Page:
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01.12.2010 | SPECIAL ISSUE ARTICLE | Sonderheft 1/2010 Open Access

Investigational New Drugs 1/2010

Targeting histone deacetyalses in the treatment of B- and T-cell malignancies

Zeitschrift:
Investigational New Drugs > Sonderheft 1/2010
Autoren:
Jasmine Zain, Owen A. O’Connor

Summary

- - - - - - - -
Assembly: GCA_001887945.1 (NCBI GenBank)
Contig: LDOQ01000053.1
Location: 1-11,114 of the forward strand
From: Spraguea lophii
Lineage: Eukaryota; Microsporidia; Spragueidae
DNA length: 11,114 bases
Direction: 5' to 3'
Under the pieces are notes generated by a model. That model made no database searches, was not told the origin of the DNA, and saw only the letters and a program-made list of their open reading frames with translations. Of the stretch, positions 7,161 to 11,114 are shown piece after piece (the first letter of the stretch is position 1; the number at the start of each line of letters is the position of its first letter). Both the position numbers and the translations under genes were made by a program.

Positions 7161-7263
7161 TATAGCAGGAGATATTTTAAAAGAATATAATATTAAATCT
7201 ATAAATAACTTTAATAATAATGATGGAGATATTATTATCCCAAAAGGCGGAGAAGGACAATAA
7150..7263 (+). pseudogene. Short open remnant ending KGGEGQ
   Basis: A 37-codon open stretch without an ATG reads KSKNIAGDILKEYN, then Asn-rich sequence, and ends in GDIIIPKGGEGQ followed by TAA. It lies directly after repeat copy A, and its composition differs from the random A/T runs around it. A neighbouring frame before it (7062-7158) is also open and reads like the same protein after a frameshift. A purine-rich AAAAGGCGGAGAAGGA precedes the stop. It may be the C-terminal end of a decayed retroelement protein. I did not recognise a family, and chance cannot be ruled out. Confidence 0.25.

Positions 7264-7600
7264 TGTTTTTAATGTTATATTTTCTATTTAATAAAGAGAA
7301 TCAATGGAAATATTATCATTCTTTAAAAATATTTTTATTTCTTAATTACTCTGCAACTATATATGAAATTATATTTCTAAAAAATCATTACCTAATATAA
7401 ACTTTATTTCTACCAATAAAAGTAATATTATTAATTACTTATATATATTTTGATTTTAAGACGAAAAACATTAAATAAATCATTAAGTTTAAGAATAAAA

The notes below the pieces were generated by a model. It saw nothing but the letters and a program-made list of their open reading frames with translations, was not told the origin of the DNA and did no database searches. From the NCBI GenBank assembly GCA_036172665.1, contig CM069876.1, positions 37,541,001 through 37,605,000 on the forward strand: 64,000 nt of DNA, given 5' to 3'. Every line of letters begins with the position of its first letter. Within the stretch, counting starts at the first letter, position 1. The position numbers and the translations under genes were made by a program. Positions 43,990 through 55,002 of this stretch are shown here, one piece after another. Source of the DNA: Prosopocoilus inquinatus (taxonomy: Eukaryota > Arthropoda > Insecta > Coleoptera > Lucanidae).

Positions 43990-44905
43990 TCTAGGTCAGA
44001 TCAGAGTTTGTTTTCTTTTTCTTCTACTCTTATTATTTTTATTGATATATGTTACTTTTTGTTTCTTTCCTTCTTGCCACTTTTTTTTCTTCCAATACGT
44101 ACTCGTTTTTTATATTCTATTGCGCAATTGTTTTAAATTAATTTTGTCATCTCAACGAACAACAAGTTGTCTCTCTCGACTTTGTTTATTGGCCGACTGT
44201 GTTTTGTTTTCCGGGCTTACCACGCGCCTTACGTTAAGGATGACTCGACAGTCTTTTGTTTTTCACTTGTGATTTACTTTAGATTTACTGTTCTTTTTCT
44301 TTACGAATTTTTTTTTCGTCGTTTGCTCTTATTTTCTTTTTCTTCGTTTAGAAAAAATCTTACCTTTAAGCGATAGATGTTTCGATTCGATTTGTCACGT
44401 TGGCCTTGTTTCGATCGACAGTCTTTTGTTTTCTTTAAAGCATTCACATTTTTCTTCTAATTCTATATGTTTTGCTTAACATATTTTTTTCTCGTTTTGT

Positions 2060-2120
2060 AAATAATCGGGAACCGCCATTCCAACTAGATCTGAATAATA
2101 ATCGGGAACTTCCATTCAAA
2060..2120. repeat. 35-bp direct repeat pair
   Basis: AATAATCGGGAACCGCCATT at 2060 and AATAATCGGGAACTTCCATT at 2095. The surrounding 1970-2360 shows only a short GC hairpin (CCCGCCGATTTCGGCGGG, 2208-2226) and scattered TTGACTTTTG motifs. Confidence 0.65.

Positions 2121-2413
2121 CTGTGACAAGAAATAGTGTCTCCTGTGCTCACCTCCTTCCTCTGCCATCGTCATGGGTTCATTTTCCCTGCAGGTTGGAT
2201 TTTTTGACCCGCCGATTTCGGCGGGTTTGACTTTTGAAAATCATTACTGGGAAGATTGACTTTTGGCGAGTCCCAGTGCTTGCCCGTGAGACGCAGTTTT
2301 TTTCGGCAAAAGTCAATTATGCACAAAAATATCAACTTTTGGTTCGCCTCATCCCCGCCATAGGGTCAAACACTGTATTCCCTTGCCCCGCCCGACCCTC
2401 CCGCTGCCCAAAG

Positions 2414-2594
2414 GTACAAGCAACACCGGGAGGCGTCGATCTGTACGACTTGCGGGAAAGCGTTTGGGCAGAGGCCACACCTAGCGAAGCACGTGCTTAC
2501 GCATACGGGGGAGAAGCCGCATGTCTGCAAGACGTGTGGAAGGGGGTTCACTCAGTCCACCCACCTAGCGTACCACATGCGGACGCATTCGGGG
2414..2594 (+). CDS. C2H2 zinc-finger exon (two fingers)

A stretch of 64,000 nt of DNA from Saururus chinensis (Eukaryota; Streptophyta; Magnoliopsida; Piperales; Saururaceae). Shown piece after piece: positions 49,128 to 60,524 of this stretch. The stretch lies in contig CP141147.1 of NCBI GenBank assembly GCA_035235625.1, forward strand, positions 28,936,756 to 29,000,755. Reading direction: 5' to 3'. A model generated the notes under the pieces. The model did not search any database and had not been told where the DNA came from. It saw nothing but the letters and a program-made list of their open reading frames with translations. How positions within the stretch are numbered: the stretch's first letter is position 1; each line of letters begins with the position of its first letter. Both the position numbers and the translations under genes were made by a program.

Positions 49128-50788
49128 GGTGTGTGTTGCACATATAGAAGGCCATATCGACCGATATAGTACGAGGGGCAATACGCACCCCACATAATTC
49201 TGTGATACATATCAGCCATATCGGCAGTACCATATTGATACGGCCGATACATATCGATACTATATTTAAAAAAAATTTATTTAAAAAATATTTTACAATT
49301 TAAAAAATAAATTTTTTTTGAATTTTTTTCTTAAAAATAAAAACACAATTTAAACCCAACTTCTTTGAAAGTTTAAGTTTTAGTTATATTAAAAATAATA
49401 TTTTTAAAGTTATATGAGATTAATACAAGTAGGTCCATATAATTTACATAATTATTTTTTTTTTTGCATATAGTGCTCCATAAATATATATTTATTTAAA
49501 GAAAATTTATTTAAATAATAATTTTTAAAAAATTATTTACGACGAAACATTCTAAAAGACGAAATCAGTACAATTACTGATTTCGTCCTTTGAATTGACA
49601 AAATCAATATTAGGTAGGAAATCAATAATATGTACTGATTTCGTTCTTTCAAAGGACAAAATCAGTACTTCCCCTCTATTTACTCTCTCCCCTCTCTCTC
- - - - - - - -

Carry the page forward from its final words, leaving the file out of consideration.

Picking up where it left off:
HDAC inhibitors (HDACI) are now emerging as one of the most promising new classes of drugs for the treatment of select forms of non-Hodgkin’s lymphoma (NHL). They are particularly active in T-cell lymphomas, possibly hodgkin’s lymphoma and indolent B cell lymphomas. Presently, two of these agents, vorinostat and romidepsin, have been approved in the US for the treatment of relapsed and refractory cutaneous T cell lymphomas (CTCL). Initially, these agents were developed with the idea that they affected transcriptional activation and thus gene expression, by modulating chromatin condensation and decondensation. It is now clear that their effects go beyond chromatin and by affecting the acetylation status of histones and other intra-cellular proteins, they modify gene expression and cellular function via multiple pathways. Gene expression profiles and functional genetic analysis has led to further understanding of the various molecular pathways that are affected by these agents including cell cycle regulation, pathways of cellular proliferation, apoptosis and angiogenesis all important in lymphomagenesis. There is also increasing data to support the effects of these agents on T cell receptor and immune function which may explain the high level of activity of these agents in T cell lymphomas and hodgkin’s lymphoma. There is ample evidence of epigenetic dysregulation in lymphomas which may underlie the mechanisms of action of these agents but how these agents work is still not clear. Current HDAC inhibitors can be divided into at least four classes based on their chemical structure. At present several of these HDAC inhibitors are in clinical trials both as single agents and in combination with chemotherapy or other biological agents. They are easy to administer and are generally well tolerated with minimal side effects. Different dosing levels and schedules and the use of isospecific HDAC inhibitors are some of the strategies that are being employed to increase the therapeutic effect of these agents in the treatment of lymphomas. There may also be class differences that translate into specific activity against different lymphoma. HDAC inhibitors will likely be incorporated into combinations of targeted therapies both in the upfront and relapsed setting for lymphomas.

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